“I had already heard about film photography, but I never had the inclination to try it out until I saw that camera. It was very pretty, sturdy, and in great condition, although it was produced in 1963. It was also very worth it at just US$50,” said the 25-year-old.
Little did he know that this one purchase would lead him to buying almost 100 film cameras over the course of his exchange semester.
“Two out of three of my luggage back to Singapore were just filled with film cameras and I was so worried that I would exceed the weight limit at the airport,” he said.
Firdaus said: “Prior to this, I was already a photographer and I had just spent $3,000 on a new DSLR (digital single-lens reflex) camera, thinking that I would use it a lot. But after discovering film photography, I barely touched it.
“I felt like this new obsession of mine was a way for me to cope with being alone overseas. I would spend my free time bidding for cameras on eBay and going to garage sales or thrift stores to try to find old cameras. By the end of my student exchange, I managed to visit all the thrift stores in Boston.”
Since returning to Singapore, Firdaus branched out into other aspects of film photography, such as developing and scanning his own film… and selling the many cameras he bought.
“Cost is a huge factor in film photography, which makes people reluctant to get into it. But I discovered that it’s actually very accessible and can be quite affordable,” he said.
Firdaus purchased most of his secondhand film cameras for between USD$10-20, while most DSLRs would often sell for close to S$1,000.
He sells his film cameras after fixing up any faulty parts and testing out a roll of film on each camera. He prices them so affordably that he sometimes gets messages from interested buyers thinking it is a scam.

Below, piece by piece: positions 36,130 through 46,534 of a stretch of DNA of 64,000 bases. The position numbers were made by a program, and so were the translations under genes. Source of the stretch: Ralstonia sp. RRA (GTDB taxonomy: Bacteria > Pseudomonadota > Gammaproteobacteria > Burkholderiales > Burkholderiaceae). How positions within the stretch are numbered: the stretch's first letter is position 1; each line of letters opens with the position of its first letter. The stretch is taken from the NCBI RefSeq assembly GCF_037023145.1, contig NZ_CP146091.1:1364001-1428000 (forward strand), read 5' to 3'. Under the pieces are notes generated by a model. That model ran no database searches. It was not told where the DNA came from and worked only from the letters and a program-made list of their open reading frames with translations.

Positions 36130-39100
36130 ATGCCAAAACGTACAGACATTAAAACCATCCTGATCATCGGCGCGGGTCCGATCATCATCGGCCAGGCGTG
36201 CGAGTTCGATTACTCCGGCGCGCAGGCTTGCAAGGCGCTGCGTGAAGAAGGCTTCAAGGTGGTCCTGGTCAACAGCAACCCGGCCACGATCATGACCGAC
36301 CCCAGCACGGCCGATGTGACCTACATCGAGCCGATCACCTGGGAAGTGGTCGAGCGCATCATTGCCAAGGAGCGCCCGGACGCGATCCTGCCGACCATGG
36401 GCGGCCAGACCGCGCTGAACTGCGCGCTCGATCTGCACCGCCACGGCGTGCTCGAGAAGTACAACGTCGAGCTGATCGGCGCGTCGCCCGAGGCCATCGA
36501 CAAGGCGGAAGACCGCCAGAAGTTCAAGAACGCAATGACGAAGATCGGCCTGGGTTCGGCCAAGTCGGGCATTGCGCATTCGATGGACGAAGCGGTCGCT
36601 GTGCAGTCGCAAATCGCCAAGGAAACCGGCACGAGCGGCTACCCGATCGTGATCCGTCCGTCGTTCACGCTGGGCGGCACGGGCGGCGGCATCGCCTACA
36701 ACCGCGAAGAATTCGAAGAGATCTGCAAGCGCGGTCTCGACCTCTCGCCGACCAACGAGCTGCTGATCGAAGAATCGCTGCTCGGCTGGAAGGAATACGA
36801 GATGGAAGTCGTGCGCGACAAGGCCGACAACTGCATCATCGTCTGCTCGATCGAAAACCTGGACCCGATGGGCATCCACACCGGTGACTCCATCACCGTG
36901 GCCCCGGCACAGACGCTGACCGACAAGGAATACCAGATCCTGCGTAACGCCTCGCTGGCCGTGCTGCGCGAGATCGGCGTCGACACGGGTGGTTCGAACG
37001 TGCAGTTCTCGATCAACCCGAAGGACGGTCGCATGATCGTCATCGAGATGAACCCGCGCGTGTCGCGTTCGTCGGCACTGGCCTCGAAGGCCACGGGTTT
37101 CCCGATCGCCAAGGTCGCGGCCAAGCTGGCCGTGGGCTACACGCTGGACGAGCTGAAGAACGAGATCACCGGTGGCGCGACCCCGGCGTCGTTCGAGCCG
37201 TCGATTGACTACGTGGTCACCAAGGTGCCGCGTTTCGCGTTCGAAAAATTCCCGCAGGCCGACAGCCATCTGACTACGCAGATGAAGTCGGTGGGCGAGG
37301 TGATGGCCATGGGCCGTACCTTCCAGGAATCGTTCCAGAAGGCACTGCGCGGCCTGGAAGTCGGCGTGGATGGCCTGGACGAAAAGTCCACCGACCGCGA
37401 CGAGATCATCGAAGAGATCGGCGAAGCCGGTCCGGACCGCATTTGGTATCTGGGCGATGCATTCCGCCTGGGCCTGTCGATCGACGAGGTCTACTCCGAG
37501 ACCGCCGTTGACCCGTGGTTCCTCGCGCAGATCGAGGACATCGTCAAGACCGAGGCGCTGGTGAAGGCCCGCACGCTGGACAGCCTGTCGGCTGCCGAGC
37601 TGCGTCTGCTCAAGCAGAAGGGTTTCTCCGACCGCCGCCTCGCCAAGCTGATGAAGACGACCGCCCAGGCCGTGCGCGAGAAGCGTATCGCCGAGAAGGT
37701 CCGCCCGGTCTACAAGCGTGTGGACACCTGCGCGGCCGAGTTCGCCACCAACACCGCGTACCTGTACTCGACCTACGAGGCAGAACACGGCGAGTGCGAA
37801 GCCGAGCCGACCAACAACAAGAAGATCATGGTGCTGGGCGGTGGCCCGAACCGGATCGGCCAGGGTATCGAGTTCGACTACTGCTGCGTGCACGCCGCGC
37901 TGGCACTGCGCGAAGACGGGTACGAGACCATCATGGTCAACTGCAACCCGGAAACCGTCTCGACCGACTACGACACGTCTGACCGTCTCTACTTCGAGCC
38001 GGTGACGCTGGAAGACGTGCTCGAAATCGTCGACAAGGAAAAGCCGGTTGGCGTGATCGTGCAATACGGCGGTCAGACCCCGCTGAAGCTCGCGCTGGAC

Another way he kept costs low is to shoot with expired film, which typically sells for much cheaper. After reading up on how to treat expired film such that the quality of the photo is maintained, he found that he could get good results from it.
His newfound hobby also led him to start a film interest club in his university hall, which has almost 60 members now.
“I started the club because I discovered that there were quite a number of people in my hall who are interested in film. I thought it would be a good place for us to share resources and tips with each other,” said Firdaus.
Firdaus shared that he loves film because it forces him to be present in the moment while shooting.
He said: “One of the problems with our generation is that we want everything instantly. With phone and digital cameras you can immediately see your results on the screen and decide whether or not you like the shot, and then keep retaking it until you’re happy.
“Film forces me to slow down and be more intentional with my shots. This has also made me a better photographer in general because I now care so much more about setting up the shot and making sure everything looks good in the viewfinder before clicking shoot.”
Firdaus likes taking photos on black and white film and has recently completed a portrait series of his friends. And he intends to keep the series for a long time.
Firdaus said: “I love film because of how it feels like I’m creating something physical that will be there for years to come. With digital photography, it usually just gets stored on Facebook or Instagram but once those servers stop running, your photos will be gone with them too.
“If you keep the negatives well, they can really last for a very long time.”